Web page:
View from the choir

I am a Catholic layperson and Secular Franciscan with a sense of humor. After years in the back pew watching, I have moved into the choir. It's nice to see faces instead of the backs of heads. But I still maintain God has a sense of humor - and that we are created in God's image.

Friday, August 20, 2010

Gregorian Chant was ... Contemporary Liturgical Music!

Curious about the history of Gregorian Chant, I dug out a few books I have about the house.

I found in numerous sources the same basic bits of information: Chant (Gregorian is the form of chant that came to dominate Catholic hymnody) developed out of a variety of sources and with various ethnic flavorings, and sometimes employed popular and secular tunes.

Music the people would have known, with which they were comfortable.

"... Christian chant appears, however, to have been drawn from the ritual music of the Jewish synagogue and from secular tunes of the time."

"... set their lyrics to popular tunes, rather than compose original melodies."

"But later sequence texts were metrical poetry, with a melody adapted from the Alleluia or from a popular tune ... St Thomas Aquinas, for example, set his sequence for the new feast of Corpus Christi to a popular tune by Adam de la Halle."

"St. Thomas Aquinas wrote not only Lauda Sion (adapting music from a popular song by Adam de la Halle) ... "

Interesting. So Gregorian Chant was in effect contemporary liturgical music! Employing some contemporary musical styles.

And there was debate even then over what style was more appropriate for use in liturgy.

As I'm sure there will be debate when our great-great-grandchildren are sitting in the pews singing the hymns of their day.

4 Comments:

Blogger Ben Anderson said...

Interesting find on the FUS video and interesting insight in this post. I suppose either a rebuttal or acquiescence is due. I am willing to acquiesce if I'm wrong, but not w/out further research :-) (especially since the majority of orthodox voices have come to a different conclusion than you). I probably won't have time to delve into it for a few weeks or so, but you have my word I'll give you one or the other... eventually :-)

It's been a most enjoyable debate thus far - they way debate should be done. Perhaps both the view-from-the-choir-haters and the cf-haters could learn a thing or two. Of course, we've talked past each other a few times, but that's only helped us narrow it down.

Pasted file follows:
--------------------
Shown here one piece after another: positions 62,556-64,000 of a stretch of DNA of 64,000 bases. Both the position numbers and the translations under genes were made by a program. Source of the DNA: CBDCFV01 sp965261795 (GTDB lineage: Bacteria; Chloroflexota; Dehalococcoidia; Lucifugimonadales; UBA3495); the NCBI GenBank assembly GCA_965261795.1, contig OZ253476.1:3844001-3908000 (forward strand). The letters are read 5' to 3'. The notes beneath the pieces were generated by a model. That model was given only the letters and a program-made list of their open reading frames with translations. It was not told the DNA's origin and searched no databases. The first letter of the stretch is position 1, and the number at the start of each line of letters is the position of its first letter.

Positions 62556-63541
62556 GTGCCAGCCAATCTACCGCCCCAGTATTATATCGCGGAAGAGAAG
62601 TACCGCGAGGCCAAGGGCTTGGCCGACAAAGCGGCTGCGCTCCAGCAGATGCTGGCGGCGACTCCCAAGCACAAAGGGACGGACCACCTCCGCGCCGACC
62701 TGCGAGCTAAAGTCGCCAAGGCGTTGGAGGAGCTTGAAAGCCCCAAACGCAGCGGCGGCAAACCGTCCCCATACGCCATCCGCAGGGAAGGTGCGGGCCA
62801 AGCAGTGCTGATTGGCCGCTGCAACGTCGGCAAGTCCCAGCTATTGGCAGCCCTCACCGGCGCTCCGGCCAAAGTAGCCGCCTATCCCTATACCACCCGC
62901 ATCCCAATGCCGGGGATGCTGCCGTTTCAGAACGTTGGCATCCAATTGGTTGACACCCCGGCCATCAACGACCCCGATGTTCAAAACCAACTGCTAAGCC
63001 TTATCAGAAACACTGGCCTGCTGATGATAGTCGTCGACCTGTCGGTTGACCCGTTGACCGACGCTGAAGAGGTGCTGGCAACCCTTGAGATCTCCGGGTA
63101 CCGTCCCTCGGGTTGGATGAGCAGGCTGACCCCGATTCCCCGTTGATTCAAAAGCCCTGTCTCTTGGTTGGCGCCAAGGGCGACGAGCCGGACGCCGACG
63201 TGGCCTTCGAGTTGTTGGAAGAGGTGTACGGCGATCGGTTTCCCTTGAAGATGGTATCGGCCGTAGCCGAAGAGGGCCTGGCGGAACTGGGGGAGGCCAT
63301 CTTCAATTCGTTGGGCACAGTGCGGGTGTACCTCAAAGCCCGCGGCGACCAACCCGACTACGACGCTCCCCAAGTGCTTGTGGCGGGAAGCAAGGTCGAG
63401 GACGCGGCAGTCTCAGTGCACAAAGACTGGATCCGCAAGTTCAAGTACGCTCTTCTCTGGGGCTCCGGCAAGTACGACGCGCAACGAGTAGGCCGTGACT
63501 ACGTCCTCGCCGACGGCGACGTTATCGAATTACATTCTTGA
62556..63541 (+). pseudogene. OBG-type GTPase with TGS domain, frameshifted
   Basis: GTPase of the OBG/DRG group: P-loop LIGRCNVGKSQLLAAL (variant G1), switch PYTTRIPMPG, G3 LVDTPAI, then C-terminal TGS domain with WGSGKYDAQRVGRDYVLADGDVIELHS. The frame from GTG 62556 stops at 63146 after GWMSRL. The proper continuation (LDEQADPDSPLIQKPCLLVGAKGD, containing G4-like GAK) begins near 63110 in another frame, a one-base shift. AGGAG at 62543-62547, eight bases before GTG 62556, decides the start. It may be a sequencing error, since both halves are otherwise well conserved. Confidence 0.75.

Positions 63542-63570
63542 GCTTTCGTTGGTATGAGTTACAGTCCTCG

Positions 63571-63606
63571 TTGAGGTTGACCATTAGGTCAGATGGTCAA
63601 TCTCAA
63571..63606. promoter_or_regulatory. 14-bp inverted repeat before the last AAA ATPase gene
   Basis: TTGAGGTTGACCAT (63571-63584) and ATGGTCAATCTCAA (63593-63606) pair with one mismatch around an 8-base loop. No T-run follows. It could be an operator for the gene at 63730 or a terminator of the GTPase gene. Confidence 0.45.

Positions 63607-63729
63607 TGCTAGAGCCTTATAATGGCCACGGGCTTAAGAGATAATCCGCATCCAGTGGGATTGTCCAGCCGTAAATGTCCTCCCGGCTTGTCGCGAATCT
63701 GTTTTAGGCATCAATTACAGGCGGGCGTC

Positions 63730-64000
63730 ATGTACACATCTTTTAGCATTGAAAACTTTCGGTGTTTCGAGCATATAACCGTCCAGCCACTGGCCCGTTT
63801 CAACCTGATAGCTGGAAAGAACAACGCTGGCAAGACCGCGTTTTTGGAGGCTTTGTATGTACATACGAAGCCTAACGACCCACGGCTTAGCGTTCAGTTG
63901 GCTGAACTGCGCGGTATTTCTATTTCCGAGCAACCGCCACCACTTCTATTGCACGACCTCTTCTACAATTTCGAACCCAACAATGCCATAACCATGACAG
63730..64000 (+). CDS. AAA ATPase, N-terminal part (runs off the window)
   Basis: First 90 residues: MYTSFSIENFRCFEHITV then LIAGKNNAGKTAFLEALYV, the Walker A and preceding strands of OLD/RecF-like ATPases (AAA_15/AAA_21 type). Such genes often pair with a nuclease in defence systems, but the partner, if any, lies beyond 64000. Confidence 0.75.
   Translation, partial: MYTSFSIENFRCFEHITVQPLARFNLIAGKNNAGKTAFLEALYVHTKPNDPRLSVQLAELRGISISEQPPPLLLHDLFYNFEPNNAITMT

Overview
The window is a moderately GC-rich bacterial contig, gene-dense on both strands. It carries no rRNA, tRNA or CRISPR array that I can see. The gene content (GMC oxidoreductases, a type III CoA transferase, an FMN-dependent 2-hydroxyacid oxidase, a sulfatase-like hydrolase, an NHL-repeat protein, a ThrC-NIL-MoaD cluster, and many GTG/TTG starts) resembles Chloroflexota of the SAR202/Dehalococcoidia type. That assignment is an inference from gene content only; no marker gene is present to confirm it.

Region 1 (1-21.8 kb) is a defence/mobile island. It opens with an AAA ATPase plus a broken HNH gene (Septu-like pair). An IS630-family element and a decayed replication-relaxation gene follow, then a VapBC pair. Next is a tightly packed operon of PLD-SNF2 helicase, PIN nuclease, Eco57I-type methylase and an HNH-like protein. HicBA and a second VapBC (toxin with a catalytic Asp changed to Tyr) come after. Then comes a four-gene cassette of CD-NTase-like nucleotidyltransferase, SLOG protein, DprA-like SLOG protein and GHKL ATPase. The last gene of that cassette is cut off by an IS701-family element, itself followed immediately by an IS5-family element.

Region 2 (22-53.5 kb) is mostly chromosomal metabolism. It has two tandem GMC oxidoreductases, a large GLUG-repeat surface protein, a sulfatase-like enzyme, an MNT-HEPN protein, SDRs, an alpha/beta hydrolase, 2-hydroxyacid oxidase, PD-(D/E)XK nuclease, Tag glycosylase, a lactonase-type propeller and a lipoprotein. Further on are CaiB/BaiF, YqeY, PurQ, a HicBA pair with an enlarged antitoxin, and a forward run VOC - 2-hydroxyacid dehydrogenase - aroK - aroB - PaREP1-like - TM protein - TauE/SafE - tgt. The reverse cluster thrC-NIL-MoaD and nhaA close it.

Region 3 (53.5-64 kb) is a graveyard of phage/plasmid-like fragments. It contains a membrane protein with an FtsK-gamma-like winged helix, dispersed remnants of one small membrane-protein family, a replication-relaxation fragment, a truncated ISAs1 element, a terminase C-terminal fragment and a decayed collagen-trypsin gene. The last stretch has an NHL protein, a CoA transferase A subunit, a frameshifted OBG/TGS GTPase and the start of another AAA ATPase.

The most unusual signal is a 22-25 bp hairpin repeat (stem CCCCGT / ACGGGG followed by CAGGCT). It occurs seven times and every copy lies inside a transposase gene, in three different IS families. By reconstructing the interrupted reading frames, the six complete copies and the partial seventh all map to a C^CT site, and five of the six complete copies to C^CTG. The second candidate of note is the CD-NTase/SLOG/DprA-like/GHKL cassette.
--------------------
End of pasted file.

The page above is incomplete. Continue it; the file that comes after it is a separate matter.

Cheers,
Ben

9:33 AM  
Blogger Lee Strong said...

And as for me, school meetings start Monday. Back to work.

Don't forget to come to Church Rocks next Friday night. You can hear me sing off key!

9:59 AM  
Blogger ben said...

I'm not sure if I aught to even respond. but... I'm not sure what your sources are but here it goes.

Gregorian is the family of chant that came to dominate the Roman liturgy, it is not hymnody. (If were talking about the Mass their are no hymns they are foreign, if the office they are the very late the very last thing to become part of the office. if your going to talk about chant hymns are a side note.)

"employed popular and secular tunes" you would haft to be specific, perhaps this is true in the case of very late compositions(hymns, sequences and tropes, most of which have been suppressed) We know very little of the origin of the bulk of chant, its a product of the liturgy and predates musical notation by at least hundreds of years.

"music the people would have known" this is your conclusion and it fits what your view, but with the exceptions I've noted isn't.

"."..chant ..drawn from Jewish Synagogue (thats one theory, most musicologists no longer hold it)and from secular tunes" adapting tunes can only really be done with metrical music in other words the examples I mentioned above.


Yes the church has had nothing but problems with adapting secular usages within her liturgy.Secular forms must be altered to make them different. Italk about this in several posts here http://newcatacombs.blogspot.com/

Anyway while I disagree with you on the subject of rock masses. I should say that I'm personally opposed to the classical "concert Masses" for the same reasons I'm against the Rock of folk Mass. I know you intend well, God bless you

12:36 PM  
Blogger Lee Strong said...

I found those quotes and others in various sources, including a Funk and Wagnall's Encyclopedia!

2:17 PM  

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